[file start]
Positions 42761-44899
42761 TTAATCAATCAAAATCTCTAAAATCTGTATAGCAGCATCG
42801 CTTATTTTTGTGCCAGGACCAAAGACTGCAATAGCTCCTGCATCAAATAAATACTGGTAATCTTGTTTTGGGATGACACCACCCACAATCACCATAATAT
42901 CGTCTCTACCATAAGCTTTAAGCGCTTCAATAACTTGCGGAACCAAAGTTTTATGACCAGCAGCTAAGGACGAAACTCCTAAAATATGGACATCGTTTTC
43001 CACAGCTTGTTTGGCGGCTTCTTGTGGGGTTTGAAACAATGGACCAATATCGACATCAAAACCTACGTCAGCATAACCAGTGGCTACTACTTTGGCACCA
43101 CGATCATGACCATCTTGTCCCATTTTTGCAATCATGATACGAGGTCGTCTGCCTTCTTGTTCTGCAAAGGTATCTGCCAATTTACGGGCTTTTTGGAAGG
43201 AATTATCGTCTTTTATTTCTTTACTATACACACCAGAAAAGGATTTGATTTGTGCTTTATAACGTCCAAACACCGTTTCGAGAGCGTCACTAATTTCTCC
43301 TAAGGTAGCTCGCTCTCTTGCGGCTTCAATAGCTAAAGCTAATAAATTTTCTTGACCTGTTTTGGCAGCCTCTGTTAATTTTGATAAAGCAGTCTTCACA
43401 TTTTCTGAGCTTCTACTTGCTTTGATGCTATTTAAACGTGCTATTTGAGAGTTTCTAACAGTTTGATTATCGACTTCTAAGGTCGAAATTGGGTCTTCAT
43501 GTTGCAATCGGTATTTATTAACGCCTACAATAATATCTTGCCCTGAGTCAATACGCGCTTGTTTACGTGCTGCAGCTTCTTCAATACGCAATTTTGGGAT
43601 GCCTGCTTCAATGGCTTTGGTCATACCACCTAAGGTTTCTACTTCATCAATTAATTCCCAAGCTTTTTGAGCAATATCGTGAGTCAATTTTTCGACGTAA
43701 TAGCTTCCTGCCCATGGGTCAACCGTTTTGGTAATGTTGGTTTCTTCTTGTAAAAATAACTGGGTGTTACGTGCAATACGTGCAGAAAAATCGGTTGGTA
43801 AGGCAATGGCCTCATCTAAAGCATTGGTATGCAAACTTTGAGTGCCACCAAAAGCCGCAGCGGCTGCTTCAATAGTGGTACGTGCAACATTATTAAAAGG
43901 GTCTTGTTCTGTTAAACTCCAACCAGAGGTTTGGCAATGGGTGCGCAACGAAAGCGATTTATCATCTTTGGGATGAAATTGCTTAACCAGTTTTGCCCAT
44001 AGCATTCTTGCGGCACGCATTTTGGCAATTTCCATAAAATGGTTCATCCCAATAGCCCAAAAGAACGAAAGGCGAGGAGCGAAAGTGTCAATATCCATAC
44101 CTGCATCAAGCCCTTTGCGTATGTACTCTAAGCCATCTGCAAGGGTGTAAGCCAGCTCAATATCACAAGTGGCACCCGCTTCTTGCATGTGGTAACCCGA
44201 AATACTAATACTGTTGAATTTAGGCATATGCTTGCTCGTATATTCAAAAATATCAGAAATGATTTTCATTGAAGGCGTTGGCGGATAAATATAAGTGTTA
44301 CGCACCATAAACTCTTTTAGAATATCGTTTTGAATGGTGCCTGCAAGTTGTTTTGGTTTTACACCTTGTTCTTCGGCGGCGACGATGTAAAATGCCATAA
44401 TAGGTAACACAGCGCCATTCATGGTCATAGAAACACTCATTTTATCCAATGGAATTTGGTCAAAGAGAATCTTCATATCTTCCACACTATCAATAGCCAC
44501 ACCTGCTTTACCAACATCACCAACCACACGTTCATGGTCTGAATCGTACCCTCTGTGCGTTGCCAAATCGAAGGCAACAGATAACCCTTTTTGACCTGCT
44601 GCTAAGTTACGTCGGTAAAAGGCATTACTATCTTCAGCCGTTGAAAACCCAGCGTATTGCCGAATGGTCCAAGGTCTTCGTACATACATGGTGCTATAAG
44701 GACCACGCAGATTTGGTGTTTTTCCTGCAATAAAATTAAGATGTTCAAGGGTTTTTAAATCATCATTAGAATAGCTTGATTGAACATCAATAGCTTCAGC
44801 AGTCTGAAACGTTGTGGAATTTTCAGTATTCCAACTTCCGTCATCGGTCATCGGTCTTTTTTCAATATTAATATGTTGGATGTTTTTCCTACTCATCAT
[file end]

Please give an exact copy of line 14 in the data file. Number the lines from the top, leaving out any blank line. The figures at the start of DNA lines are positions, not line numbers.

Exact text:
43901 GTCTTGTTCTGTTAAACTCCAACCAGAGGTTTGGCAATGGGTGCGCAACGAAAGCGATTTATCATCTTTGGGATGAAATTGCTTAACCAGTTTTGCCCAT